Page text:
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How RFID works

Radio-frequency identification (RFID) is an automatic identification method, relying on storing and remotely retrieving data using devices called RFID tags or transponders.

An RFID tag is an object that can be applied to or incorporated into a product, animal, or person for the purpose of identification using radiowaves. Some tags can be read from several meters away and beyond the line of sight of the reader.

Most RFID tags contain at least two parts. One is an integrated circuit for storing and processing information, modulating and demodulating a (RF) signal and can also be used for other specialized functions. The second is an antenna for receiving and transmitting the signal. A technology called chipless RFID allows for discrete identification of tags without an integrated circuit, thereby allowing tags to be printed directly onto assets at lower cost than traditional tags.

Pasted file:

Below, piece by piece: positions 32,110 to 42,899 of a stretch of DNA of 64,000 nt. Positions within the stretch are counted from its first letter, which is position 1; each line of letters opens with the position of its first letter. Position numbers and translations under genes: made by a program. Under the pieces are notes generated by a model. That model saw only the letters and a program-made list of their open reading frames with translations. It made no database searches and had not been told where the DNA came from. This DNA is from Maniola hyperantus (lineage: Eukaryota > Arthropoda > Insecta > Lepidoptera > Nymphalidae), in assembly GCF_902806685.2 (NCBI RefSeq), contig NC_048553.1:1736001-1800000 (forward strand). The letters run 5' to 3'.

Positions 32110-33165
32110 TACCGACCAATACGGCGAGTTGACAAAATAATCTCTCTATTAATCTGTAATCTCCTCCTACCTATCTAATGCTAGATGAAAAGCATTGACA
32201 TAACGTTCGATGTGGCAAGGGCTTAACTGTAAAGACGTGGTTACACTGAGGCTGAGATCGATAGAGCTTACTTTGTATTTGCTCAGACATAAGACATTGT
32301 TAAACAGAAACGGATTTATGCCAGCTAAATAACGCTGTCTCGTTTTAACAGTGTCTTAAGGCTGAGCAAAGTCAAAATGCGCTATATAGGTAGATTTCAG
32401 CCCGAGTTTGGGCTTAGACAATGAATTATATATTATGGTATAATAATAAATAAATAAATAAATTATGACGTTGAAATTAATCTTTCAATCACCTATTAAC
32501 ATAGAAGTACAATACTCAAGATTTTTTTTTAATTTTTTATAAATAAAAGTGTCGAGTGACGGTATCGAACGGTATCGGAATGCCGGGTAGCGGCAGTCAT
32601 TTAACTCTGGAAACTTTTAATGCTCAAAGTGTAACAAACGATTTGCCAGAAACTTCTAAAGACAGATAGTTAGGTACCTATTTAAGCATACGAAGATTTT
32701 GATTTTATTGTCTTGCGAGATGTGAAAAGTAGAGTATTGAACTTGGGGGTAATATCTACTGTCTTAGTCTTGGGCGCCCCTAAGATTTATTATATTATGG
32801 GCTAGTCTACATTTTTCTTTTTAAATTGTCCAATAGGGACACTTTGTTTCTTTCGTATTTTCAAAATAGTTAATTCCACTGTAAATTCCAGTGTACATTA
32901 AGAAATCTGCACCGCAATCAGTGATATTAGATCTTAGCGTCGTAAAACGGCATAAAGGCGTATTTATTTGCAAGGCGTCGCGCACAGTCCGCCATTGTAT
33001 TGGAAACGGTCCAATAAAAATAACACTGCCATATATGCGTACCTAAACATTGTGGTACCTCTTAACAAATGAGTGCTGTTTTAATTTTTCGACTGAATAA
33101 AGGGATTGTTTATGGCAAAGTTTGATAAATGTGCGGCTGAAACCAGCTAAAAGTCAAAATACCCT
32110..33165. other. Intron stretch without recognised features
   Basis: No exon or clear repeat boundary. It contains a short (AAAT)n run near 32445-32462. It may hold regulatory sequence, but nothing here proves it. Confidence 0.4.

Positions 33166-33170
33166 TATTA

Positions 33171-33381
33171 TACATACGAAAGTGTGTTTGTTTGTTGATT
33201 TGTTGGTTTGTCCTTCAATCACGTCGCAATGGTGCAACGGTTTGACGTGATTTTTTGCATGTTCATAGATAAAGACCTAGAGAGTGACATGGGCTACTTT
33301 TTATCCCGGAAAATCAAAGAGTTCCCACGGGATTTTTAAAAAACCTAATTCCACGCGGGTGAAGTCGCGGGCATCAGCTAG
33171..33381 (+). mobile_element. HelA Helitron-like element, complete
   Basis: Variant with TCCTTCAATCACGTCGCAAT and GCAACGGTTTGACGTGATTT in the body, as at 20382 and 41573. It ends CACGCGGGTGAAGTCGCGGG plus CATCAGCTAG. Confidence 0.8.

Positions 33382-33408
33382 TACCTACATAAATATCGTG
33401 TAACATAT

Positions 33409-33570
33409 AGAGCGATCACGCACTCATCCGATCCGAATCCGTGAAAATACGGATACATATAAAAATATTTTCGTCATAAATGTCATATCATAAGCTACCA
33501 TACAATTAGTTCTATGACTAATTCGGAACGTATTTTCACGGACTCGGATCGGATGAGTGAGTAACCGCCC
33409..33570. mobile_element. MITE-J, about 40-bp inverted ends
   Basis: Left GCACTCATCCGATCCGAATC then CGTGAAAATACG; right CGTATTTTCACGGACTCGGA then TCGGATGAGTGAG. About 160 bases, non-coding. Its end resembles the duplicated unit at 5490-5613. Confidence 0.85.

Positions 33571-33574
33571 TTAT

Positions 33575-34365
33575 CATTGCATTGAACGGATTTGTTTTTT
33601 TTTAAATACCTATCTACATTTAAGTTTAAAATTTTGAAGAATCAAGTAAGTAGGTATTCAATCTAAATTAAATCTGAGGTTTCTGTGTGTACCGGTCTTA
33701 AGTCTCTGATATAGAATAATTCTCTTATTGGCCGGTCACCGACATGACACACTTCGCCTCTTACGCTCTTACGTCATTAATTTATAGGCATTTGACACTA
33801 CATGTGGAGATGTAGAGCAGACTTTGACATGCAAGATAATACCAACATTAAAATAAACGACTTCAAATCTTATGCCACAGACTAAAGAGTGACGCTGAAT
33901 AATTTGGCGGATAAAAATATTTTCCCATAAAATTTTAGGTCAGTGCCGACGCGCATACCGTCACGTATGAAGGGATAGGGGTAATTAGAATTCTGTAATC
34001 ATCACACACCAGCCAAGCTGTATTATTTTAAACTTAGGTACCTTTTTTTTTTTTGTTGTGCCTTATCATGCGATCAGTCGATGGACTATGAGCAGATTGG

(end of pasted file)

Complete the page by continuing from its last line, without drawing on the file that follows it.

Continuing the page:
Today, a significant thrust in RFID use is in enterprise supply chain management, improving the efficiency of inventory tracking and management. However, a threat is looming that the current growth and adoption in enterprise supply chain market will not be sustainable. A fair cost-sharing mechanism, rational motives and justified returns from RFID technology investments are the key ingredients to achieve long-term and sustainable RFID technology adoption.


An Excerpt from CBN explaining the use of RFID

Updated ending w/ sound - What is RFID.. UPDATED w/ sound